Beading Times: How long have you been making beads?

James Bielenberg: I have been at the torch since 2003.

What got you started making beads? Did you take a class?

Let me tell you, taking classes with your wife can become a life changing experience. In 2003 my wife and I took a class at Petersvalley craft center in Layton NJ and it was amazing. From the first second I sat at the torch I was hooked.  It almost became  a zen feeling with the torch,  the  flowing glass, and the concentration of heat.  It was truly spiritual. Not to mention that it was nice spending time with my wife doing something so fun and that she enjoyed as well. After that when I got home I got on the web and found Frantz art glass.  I ordered a torch and glass and started working every spare minute I had.

Were you interested in making beads before that?

I have had an interest in glass since I was a little kid. My father worked for an industrial gas manufacturer.  At the labs where he worked, they had their own glass studio to make lab apparatus and one of the glass blowers made a fish for me.  I was amazed. Since that time I have always wanted to try glass work. So I jumped at the chance to take that first class.  It was not so much about beads at first; it was about glass in general. That first class showed me that beads are an art form. Shape, color and patterns - the sky is the limit. I don’t think people have the respect for glass  they have for metals or stones. I am always trying to educate my customers about the mechanics of glasswork so that they have a better understanding of the process and know that $100 pendant or focal bead is not something that was whipped up in five minutes.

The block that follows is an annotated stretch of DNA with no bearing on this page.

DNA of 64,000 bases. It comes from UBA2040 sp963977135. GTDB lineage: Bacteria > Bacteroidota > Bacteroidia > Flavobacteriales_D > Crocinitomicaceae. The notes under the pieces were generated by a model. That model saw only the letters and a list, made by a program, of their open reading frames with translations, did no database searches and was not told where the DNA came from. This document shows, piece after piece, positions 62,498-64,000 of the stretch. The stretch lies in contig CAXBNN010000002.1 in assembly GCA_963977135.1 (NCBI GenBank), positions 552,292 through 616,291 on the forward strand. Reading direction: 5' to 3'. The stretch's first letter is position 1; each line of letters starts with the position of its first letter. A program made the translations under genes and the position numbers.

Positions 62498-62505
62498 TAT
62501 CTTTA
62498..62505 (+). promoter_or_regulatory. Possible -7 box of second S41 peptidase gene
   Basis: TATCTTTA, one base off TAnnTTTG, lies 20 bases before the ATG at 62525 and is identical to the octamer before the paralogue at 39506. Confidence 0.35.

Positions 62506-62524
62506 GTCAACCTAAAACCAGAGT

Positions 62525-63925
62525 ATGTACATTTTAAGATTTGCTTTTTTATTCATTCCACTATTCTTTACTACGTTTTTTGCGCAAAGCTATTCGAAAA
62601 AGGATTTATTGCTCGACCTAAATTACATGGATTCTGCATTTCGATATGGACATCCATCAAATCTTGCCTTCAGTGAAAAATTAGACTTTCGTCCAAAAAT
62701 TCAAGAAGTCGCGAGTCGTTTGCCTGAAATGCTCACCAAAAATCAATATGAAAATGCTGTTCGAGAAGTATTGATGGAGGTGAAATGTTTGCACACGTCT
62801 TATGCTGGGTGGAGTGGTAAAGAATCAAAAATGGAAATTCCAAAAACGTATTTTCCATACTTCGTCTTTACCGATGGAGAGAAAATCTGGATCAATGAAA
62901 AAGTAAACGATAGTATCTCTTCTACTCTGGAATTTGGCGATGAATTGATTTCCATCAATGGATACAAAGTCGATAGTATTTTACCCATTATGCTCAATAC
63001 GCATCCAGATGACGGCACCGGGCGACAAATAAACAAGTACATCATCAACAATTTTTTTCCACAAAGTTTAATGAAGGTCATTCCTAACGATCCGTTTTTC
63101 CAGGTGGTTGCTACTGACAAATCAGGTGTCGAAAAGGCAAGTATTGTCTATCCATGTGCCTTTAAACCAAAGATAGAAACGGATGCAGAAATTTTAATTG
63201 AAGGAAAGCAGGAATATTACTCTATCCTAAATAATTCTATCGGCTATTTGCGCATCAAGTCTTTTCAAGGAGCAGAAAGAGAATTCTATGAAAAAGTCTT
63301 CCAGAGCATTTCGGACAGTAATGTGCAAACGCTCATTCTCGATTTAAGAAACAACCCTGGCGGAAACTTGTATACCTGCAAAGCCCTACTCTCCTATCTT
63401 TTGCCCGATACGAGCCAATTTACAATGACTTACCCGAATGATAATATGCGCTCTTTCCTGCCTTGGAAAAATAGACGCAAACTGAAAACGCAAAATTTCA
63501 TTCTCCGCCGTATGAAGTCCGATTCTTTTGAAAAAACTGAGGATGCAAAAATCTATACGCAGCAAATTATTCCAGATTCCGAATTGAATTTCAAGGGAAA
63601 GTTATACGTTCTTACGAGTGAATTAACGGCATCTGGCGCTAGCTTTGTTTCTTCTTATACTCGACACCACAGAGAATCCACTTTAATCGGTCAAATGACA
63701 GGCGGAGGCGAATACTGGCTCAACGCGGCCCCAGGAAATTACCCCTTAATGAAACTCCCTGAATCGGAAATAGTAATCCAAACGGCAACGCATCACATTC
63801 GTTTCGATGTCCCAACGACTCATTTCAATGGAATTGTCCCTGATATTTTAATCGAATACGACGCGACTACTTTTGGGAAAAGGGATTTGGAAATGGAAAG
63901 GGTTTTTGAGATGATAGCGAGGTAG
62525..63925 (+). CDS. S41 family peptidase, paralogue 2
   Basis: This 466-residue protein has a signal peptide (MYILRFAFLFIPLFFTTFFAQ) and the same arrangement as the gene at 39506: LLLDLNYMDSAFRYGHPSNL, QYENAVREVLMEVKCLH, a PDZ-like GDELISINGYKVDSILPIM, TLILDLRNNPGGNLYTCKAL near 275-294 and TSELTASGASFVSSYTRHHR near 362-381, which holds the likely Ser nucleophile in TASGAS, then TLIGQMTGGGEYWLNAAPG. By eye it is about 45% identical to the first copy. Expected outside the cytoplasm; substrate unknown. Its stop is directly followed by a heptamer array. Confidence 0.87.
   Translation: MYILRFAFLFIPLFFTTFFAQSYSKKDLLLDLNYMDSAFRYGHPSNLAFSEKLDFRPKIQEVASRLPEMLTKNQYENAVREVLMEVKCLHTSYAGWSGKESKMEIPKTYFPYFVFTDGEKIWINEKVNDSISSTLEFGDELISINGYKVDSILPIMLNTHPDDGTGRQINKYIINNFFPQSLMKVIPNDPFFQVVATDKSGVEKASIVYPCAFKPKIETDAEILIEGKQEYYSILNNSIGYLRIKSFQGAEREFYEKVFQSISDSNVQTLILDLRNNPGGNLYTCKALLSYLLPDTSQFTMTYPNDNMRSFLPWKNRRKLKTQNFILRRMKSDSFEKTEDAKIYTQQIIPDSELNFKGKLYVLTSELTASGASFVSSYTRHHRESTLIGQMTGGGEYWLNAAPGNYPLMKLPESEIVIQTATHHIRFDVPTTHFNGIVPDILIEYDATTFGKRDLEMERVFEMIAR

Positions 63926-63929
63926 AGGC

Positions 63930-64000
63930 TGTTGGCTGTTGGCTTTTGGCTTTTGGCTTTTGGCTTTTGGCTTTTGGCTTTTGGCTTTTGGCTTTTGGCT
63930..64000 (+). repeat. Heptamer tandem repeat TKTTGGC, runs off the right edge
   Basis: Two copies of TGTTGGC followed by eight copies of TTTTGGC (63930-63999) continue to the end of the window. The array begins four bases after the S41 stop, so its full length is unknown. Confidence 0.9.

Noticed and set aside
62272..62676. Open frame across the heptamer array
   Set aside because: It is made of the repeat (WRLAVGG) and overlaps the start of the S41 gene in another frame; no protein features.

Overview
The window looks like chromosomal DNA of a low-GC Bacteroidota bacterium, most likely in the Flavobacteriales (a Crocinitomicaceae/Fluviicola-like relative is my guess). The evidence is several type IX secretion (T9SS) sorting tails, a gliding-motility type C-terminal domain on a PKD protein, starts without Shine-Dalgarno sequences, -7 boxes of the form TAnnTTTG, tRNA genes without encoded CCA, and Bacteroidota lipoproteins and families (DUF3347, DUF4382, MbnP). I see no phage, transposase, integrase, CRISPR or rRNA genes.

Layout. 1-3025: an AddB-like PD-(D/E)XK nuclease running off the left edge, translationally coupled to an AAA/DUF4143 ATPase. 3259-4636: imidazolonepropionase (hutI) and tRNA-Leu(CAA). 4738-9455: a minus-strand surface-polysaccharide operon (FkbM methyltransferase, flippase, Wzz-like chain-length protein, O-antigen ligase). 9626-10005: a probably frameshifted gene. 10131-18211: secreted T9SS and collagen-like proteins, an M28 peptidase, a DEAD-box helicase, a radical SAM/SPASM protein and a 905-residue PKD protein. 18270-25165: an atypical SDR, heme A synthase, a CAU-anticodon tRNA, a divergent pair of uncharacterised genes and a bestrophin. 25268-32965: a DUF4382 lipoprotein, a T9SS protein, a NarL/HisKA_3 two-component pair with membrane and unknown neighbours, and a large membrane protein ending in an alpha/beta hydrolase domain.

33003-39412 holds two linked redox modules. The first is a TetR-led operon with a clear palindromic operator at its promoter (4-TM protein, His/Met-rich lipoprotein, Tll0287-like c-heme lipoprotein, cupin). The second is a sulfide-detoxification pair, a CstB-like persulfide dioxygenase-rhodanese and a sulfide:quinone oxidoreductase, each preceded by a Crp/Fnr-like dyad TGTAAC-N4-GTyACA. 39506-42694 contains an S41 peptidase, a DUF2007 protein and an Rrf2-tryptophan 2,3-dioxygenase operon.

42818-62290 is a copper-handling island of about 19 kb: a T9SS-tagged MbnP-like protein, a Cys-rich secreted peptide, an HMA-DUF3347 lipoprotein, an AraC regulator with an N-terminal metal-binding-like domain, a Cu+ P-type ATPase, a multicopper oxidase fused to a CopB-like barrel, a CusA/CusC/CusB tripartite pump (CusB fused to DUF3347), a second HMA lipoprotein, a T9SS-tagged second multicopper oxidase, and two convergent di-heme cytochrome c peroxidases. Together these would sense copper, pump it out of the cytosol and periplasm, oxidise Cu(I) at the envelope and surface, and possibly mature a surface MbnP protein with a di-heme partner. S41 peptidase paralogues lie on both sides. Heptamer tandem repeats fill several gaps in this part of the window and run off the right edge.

Did you have an artistic or craft history before that? How has that translated into the bead making, if at all?

I have drawn and painted since I can remember. I worked as an airbrush artist in my early years. I worked as a photographers’ assistant for five years. Then I started my own construction co. and I started doing metalsmithing as a hobby.  I no longer do construction because of multiple injuries. I have always been able to see things three dimensionally which I feel is a big help. I try to envision the final outcome of the piece I am working on which allows me to try and figure out how to make it before I even start.

What has surprised you most about working with glass?

I would have to say the amount of abuse it can take when properly annealed.

Have you had anyone that you consider to be a mentor? Tell us about them.

Not really, although I have met some wonderful people that have been willing to share information and techniques. One of the nice things about glass artists is that almost everyone I meet is willing to help if I ask.

Whose beads inspire you the most?

Wow that’s a tough question, I have seen so many talented artists. I will name a few but this list would be too long to name every ones work. So here we go: Chris & Jackie Rice (CNY Glass) make awesome critter beads, Barbara Swift does great floral beads, Lezlie Winemaker has cool picture beads, Deb Crowley torches way cool fish, and WHOEVER made the cuttle fish bead used in the ISGB ad. Hopefully some one will be kind enough to let me know whose work that is.

Do you sell your beads? Do you sell the beads by themselves, or already made up into jewelry?

I sell beads, pendants, finished jewelry... anything that I make is for sale unless my wife steals it before I put a price tag on it.

Did you intend to sell your beads when you first started? What got you started selling them?

Of course, I needed to be able to buy more glass and selling my art was a good way for me to transition out construction.

Have you ever taken part in a bead or art/craft show?

Yes, but so far I have not ventured out of my home state. I have done juried shows as well as local street fairs.

What was the biggest challenge you encountered? What did you enjoy most?

Packing and displaying are the biggest challenges, Booth display is a big part of selling.  I have found that people need to be able to touch my products and not feel intimidated about trying on my finished work.

How do you feel you have benefited from the experience?